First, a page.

Guelder-rose berries and ash tree, Locks Park, 8 Oct 09 reduced

Guelder-rose berries and ash tree

It’s Devon Hedge Week! What a perfect week it’s been to celebrate our amazing hedges…and the breathtaking autumn colours.

Last weekend we held our own event at the farm on hedge management, hedgerow trees and dormice – staring Dora, of course!

Interestingly most people when asked about hedge management would say without hesitation ‘Laying is good. Flailing is bad.’ This is not strictly true. Yes I do agree there’s still a lot of poor hedge cutting practice about, but flail mowing itself is not a bad thing. In fact hedge cutting is positively beneficial in most cases, and the flail is the best means available in the majority of circumstances.

Here you see Robbie our contractor flail cutting a hedge we laid two years ago, taking care not to damage the ash hedgerow tree.

Our contractor is flail cutting a hedge we laid two years ago and is taking care not to damage the ash hedgerow tree

You see cutting promotes thick, dense cover necessary for many of our smaller breeding birds (warbler, finch, sparrow, dunnock) and dormice. Interestingly it is along the knotty growth of the fail-line that you’ll find most bird and dormice nests.  Cutting also prolongs the period before a hedge needs to be rejuvenated by laying or coppicing. Laying is costly and time consuming so it’s important that management should try to keep the hedge in good condition for as long as possible before laying is necessary again.

young wych elm tree and hedge fail

young wych elm tree and hedge fail

Back to flail mowing, the main issues here are, of course, that hedges are either cut too often, or too short and thin. Hedgelink has recently produced an excellent leaflet (click on link for pdf) which takes one through the management cycle and the management options for each of stage of the hedge.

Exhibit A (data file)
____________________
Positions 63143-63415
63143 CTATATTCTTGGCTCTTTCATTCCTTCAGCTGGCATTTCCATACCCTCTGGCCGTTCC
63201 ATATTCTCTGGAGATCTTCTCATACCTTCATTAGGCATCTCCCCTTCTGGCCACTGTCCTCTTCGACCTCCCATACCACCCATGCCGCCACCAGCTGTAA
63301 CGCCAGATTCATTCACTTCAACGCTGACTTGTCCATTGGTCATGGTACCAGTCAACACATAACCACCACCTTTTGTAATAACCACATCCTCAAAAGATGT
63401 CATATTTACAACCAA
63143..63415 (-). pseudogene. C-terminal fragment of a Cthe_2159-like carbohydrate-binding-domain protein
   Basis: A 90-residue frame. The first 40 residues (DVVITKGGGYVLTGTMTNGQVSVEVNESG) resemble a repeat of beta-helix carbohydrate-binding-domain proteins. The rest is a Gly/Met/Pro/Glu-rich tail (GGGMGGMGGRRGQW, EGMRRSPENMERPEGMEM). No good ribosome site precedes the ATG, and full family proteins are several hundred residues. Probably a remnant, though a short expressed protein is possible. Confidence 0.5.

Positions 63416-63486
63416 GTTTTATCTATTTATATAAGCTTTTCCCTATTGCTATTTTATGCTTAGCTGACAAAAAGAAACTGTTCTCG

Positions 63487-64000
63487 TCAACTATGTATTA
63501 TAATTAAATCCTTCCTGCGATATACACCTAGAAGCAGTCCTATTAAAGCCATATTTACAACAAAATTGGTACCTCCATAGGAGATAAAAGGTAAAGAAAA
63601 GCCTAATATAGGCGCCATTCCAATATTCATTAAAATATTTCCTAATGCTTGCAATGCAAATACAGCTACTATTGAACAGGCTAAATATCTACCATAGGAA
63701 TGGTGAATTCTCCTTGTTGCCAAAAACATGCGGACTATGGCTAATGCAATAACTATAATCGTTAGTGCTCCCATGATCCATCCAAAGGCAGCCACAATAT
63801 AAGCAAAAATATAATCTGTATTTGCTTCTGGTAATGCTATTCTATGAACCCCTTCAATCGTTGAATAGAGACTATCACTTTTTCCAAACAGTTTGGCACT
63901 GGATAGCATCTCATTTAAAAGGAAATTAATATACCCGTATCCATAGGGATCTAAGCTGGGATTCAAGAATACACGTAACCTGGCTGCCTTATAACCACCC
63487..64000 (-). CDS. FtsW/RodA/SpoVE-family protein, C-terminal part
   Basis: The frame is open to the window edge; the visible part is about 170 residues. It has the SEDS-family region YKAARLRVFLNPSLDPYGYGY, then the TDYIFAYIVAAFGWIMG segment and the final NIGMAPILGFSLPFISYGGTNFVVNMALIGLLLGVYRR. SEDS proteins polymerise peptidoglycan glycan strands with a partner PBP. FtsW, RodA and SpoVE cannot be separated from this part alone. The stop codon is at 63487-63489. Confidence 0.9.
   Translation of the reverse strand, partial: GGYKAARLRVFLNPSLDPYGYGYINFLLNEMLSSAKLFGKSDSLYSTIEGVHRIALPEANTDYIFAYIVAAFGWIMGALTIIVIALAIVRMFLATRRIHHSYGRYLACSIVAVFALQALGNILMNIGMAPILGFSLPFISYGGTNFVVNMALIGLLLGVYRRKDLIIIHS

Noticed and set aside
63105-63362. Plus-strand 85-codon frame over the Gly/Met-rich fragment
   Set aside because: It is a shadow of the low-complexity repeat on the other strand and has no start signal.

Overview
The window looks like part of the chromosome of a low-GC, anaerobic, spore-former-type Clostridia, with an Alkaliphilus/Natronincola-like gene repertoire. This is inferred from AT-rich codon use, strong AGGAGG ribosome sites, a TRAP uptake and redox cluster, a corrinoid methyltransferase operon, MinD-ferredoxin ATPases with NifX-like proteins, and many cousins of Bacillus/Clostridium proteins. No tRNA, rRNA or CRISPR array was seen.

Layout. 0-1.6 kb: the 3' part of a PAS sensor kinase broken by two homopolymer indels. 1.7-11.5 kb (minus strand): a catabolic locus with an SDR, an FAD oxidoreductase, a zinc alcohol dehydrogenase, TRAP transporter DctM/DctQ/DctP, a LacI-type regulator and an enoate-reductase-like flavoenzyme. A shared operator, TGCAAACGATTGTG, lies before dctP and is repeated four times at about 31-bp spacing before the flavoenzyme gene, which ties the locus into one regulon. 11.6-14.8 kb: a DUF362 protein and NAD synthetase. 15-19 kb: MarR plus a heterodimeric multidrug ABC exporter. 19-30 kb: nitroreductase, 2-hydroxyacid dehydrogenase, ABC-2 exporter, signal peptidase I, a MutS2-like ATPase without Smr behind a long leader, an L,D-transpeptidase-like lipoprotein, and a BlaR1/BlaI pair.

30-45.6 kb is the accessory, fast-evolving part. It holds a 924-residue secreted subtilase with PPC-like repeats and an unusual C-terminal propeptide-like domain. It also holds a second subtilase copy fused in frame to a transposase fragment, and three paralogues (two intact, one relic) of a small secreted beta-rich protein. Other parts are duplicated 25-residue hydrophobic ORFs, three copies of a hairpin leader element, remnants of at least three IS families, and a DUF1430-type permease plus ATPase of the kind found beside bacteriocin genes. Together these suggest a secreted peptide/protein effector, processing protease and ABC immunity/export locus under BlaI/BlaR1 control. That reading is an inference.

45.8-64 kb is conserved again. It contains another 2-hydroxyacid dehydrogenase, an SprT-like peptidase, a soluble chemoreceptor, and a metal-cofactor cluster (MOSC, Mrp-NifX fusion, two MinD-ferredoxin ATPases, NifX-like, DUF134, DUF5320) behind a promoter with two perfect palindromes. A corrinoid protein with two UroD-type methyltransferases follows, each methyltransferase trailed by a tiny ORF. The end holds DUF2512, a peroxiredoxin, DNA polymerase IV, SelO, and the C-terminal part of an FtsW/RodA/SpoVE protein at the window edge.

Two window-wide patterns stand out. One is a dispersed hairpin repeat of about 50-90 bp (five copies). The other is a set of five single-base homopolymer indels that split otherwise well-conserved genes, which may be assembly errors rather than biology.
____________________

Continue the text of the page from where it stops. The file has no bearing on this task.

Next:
‘We encourage cutting on a 2 or preferably 3 or more year cycle, raising the cutting height a few inches each time, and staggering cutting between years.  There are times, though when cutting annually is necessary, for example to maintain road visibility, or desirable for the hedge base flora – the magnificent displays of primroses, bluebells and other spring flowers along many Devon hedge banks are dependent on frequent, close, cutting.  Cutting two or three year old growth can make a hedge look unsightly for a while, but it’s remarkable how quickly they recover, and as far as we know, no lasting damage is done to plant survival or hedge structure (research is underway to test this).’

Of course if you are managing your hedges mainly for wood, cutting would be counter productive as you’d want the growth to ensure a good wood harvest; but if possible aim at having as many hedges you can at different stages in their cycle.

So don’t dispair when you see fail mowed hedgerows – it’s the autumn-clean for next year’s wildlife!

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...and just perfect for us!

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